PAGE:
The Irish have an expression, “Flowers for the living.” Basically: You don’t have to wait for somebody to die before you say something nice about him, or her. It’s nice to be on the receiving end of the sentiment. Here’s a note I received from a reader named Kelly:
Dear Mr. Preller,
I just finished reading Six Innings and wanted to compliment you on a fine book. I am a retired elementary school teacher and children’s librarian, and I try to keep up with the latest juvenile books even though I don’t have much kid-contact any more. Six Innings is a wonderful read for adults, too, with lots of great nostalgia, but what I particularly admired about the book was the restraint shown in presenting the characters. We know a lot about each one through subtle hints and bits of dialogue. You didn’t beat us over the head telling us how each one feels–you just show us through their actions and thoughts. The old writing dictum “Show, don’t tell” was well-used here. I really cared about the characters. I am not a huge baseball fan–(other than following the Rockies to the World Series last year–I live in Colorado.)—but the suspense you brought to the little league game was great. Thanks for a good read.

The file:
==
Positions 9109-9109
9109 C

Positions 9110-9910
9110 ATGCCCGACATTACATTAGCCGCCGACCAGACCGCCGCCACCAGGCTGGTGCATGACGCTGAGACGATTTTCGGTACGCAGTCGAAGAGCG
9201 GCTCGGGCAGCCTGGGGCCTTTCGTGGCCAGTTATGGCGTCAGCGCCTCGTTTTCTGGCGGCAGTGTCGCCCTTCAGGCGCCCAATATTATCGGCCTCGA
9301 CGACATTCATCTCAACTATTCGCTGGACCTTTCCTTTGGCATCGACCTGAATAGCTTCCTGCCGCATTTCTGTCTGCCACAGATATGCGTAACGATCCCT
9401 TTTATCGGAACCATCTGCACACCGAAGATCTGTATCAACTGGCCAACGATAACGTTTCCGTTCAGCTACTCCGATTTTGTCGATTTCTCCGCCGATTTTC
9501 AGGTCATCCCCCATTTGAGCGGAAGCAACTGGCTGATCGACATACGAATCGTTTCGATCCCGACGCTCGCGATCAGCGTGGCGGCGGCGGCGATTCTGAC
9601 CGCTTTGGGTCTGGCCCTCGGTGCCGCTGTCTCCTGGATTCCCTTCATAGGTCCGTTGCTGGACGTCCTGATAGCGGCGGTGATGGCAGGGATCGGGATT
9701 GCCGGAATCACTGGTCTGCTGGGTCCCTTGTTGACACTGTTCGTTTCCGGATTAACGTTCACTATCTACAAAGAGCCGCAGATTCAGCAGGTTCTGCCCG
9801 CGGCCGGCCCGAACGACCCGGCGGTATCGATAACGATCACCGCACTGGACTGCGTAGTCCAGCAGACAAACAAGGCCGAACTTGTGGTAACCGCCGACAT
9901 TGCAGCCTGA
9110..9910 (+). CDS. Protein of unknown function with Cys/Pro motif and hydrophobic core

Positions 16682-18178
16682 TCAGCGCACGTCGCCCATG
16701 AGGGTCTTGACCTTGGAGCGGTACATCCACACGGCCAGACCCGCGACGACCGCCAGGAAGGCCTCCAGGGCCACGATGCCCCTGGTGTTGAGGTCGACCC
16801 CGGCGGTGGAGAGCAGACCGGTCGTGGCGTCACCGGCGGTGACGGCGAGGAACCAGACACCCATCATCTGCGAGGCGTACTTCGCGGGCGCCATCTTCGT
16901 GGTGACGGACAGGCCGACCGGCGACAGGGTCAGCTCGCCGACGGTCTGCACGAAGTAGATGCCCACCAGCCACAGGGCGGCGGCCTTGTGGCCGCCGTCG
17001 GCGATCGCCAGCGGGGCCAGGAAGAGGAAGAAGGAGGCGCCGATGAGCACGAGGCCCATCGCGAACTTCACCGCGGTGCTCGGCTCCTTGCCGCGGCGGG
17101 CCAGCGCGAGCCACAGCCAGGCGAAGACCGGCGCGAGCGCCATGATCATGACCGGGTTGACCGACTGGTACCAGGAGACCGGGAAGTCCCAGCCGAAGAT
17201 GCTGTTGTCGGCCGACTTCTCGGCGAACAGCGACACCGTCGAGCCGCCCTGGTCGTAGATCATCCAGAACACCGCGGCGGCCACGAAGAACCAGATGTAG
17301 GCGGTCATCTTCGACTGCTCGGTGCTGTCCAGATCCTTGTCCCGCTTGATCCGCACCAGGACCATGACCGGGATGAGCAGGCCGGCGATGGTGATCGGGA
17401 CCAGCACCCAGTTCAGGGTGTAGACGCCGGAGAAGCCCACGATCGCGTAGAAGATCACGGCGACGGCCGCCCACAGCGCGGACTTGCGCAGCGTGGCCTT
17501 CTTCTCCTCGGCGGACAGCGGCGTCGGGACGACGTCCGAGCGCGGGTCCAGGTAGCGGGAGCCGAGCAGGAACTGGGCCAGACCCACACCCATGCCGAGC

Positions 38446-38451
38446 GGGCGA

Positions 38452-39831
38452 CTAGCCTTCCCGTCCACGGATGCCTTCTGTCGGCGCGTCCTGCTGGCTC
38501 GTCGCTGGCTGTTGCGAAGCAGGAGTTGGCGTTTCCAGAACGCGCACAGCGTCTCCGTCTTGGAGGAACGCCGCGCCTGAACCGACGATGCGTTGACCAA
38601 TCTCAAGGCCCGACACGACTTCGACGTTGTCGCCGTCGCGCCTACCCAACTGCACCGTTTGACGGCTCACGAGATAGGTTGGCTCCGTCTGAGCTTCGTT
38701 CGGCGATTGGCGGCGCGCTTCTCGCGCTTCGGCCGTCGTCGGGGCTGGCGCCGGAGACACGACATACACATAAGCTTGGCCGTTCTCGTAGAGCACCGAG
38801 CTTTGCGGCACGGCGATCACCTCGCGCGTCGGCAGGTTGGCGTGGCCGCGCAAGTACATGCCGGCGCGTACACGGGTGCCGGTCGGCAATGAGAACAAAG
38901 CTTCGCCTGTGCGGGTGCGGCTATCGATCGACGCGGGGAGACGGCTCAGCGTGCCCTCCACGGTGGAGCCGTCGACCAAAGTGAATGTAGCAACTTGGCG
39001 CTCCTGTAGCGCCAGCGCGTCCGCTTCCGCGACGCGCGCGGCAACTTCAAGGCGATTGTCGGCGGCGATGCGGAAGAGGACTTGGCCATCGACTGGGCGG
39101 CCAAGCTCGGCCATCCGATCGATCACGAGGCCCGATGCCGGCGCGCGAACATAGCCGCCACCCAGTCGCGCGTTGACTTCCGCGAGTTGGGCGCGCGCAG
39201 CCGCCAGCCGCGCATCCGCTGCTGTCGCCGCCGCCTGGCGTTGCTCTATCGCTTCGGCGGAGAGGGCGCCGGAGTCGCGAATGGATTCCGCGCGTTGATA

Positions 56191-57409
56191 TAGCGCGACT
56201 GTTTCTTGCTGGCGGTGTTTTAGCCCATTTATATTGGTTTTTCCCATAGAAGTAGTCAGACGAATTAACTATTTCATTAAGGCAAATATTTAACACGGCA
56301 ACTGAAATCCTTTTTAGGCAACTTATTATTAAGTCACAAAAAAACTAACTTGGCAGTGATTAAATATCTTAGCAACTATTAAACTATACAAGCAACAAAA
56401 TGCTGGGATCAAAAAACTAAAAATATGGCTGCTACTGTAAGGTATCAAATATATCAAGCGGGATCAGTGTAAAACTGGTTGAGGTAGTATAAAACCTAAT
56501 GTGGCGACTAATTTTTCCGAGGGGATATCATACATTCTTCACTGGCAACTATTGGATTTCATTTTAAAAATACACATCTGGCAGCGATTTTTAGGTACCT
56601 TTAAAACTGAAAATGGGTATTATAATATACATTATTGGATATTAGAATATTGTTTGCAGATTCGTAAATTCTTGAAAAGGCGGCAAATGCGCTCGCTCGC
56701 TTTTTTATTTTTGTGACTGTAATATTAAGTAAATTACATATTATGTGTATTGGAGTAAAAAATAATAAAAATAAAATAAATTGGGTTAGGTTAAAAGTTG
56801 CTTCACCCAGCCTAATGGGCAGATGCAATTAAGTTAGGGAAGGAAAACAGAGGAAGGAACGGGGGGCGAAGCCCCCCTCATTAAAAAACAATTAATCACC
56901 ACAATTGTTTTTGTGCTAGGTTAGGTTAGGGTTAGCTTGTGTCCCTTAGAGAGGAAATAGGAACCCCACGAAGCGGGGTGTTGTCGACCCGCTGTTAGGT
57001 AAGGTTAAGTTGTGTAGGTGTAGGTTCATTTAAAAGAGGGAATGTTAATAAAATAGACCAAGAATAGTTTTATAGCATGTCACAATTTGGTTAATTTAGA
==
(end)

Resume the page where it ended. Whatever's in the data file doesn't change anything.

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Sometimes people will ask me if I like being an author. If it’s a “fun job.” I don’t know about that, exactly. Fun? Hmmm. But when I think of (rare) letters like the above, or complimentary notes I’ve received from parents, or simply a comment from a child telling me I wrote The Best Book in the World! — when I think of the rewards, of how much this job gives back — then it’s easy to say, “Yeah, I do like it. I really do.”